The Texas Longhorns’ hiring of young coaching star Shaka Smart will surely provide a jolt of optimism to the men’s basketball team.
It will also provide a jolt to the program’s expenses. The cost of buying out the team's former coach and hiring a new one could add up to $2.5 million.
Smart’s contract at his current school, Virginia Commonwealth University, requires the coach to pay $500,000 if he leaves for another team. That kind of buyout is common in college coaching contracts, and it often falls on the coach’s new school to pay the bill.
It’s unclear whether any agreement has been reached between Smart and UT over who would pay this time. As of Friday morning, the school hadn't even confirmed reports that Smart has been hired.
But no matter who pays, the costs are mounting for the Longhorns’ coaching change. In addition to Smart’s buyout, there’s another provision in his VCU contract that specifically targets the school that hires him away.
Under that clause, Smart must require as a term of his employment a “two-year, home and home basketball series” between his new school and his old one. The new school, however, has “the right to buy out the two-game series … for the sum of $250,000.”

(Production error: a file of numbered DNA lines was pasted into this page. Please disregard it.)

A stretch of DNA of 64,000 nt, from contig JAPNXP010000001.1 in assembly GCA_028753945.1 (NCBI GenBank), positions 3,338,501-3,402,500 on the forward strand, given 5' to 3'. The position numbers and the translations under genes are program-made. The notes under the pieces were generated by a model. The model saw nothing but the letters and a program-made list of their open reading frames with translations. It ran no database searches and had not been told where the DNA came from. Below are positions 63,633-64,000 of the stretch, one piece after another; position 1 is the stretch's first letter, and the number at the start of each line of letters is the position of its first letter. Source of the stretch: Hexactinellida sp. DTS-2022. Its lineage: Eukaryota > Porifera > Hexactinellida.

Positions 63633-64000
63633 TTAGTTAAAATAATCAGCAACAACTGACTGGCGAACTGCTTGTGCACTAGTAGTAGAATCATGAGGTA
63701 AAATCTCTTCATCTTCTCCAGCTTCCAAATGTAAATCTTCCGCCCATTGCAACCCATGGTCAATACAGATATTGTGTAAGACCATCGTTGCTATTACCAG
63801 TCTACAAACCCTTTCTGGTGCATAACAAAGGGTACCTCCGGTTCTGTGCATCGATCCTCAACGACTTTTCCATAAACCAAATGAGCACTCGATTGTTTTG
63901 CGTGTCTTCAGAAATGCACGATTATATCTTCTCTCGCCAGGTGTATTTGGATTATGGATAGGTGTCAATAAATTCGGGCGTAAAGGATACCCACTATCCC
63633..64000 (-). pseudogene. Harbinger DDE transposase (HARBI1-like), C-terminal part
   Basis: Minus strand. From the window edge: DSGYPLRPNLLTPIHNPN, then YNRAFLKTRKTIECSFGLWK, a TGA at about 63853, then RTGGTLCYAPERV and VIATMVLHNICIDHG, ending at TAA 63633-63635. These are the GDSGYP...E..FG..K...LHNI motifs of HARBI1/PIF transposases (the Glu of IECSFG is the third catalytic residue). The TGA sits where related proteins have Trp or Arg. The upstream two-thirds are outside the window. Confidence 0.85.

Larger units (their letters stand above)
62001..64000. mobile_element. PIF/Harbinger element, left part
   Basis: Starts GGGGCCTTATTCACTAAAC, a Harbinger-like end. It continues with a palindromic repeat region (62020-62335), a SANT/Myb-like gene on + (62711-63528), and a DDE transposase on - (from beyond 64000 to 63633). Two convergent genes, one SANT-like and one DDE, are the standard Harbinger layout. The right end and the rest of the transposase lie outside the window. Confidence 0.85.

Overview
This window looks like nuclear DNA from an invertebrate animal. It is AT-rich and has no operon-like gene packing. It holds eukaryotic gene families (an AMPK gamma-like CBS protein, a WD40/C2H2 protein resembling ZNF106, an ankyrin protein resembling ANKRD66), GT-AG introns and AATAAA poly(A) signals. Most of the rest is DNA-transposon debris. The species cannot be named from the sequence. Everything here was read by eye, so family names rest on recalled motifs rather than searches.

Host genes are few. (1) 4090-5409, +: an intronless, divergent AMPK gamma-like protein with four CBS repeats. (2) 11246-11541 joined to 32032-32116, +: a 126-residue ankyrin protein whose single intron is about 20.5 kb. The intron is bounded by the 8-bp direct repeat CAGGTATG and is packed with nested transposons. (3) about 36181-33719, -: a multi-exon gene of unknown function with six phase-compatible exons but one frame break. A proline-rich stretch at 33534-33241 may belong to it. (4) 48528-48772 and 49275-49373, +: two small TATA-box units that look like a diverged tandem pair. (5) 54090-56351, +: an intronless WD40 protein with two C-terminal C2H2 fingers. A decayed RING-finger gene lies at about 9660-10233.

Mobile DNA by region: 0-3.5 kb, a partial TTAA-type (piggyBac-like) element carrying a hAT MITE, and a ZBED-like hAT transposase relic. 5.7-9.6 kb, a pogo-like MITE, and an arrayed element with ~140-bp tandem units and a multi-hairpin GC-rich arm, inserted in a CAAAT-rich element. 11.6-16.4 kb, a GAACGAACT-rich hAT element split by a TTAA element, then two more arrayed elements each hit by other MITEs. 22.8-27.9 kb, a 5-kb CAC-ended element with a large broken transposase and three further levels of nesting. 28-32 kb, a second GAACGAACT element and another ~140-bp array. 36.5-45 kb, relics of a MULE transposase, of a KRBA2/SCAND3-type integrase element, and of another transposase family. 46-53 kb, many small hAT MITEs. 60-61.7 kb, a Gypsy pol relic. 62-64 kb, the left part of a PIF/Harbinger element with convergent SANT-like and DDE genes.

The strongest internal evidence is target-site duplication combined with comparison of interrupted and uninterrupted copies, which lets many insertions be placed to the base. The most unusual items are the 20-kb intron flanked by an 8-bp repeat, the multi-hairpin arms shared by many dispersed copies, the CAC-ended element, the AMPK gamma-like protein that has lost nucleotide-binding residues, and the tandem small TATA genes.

On top of that, the Longhorns are expected to pay their former coach Rick Barnes a $1.75 million buyout. That payment was agreed to in a contract amendment signed about two months before the start of the most recent season.
Barnes’ firing was announced on March 29. If he had kept his job until April 1, his buyout would have dropped by $250,000 to $1.5 million.
It’s possible that Texas or Smart could look for a way to avoid paying some of those bills. That kind of maneuvering has happened before. For example, the Longhorns’ rival, Texas A&M, is currently fighting over the buyout of its football team's new defensive coordinator, John Chavis. Chavis' former team, Louisiana State University, claims that he owes $400,000. Chavis denies it, and has sued both his former school and his current team, saying A&M should pay if LSU is determined to be entitled to the money.
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